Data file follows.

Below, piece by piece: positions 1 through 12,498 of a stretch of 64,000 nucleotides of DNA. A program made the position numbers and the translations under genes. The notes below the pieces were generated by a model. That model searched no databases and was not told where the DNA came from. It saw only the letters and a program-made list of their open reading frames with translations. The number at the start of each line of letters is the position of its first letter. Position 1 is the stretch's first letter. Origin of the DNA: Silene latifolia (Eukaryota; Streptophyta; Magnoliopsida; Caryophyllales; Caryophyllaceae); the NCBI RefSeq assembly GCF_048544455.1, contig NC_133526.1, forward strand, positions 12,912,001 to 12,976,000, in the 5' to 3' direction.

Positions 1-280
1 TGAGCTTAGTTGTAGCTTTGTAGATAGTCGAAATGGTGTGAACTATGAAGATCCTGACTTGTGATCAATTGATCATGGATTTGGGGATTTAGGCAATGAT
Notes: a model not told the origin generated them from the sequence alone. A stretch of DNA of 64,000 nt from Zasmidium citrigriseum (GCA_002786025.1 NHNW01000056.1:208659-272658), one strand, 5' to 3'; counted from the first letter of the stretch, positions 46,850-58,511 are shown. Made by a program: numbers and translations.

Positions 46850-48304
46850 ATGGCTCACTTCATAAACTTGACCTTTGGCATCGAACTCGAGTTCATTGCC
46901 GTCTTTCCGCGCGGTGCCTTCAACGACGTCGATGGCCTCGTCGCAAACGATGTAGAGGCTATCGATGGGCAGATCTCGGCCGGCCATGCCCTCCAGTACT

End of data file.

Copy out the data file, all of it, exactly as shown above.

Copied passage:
Below, piece by piece: positions 1 through 12,498 of a stretch of 64,000 nucleotides of DNA. A program made the position numbers and the translations under genes. The notes below the pieces were generated by a model. That model searched no databases and was not told where the DNA came from. It saw only the letters and a program-made list of their open reading frames with translations. The number at the start of each line of letters is the position of its first letter. Position 1 is the stretch's first letter. Origin of the DNA: Silene latifolia (Eukaryota; Streptophyta; Magnoliopsida; Caryophyllales; Caryophyllaceae); the NCBI RefSeq assembly GCF_048544455.1, contig NC_133526.1, forward strand, positions 12,912,001 to 12,976,000, in the 5' to 3' direction.

Positions 1-280
1 TGAGCTTAGTTGTAGCTTTGTAGATAGTCGAAATGGTGTGAACTATGAAGATCCTGACTTGTGATCAATTGATCATGGATTTGGGGATTTAGGCAATGAT
Notes: a model not told the origin generated them from the sequence alone. A stretch of DNA of 64,000 nt from Zasmidium citrigriseum (GCA_002786025.1 NHNW01000056.1:208659-272658), one strand, 5' to 3'; counted from the first letter of the stretch, positions 46,850-58,511 are shown. Made by a program: numbers and translations.

Positions 46850-48304
46850 ATGGCTCACTTCATAAACTTGACCTTTGGCATCGAACTCGAGTTCATTGCC
46901 GTCTTTCCGCGCGGTGCCTTCAACGACGTCGATGGCCTCGTCGCAAACGATGTAGAGGCTATCGATGGGCAGATCTCGGCCGGCCATGCCCTCCAGTACT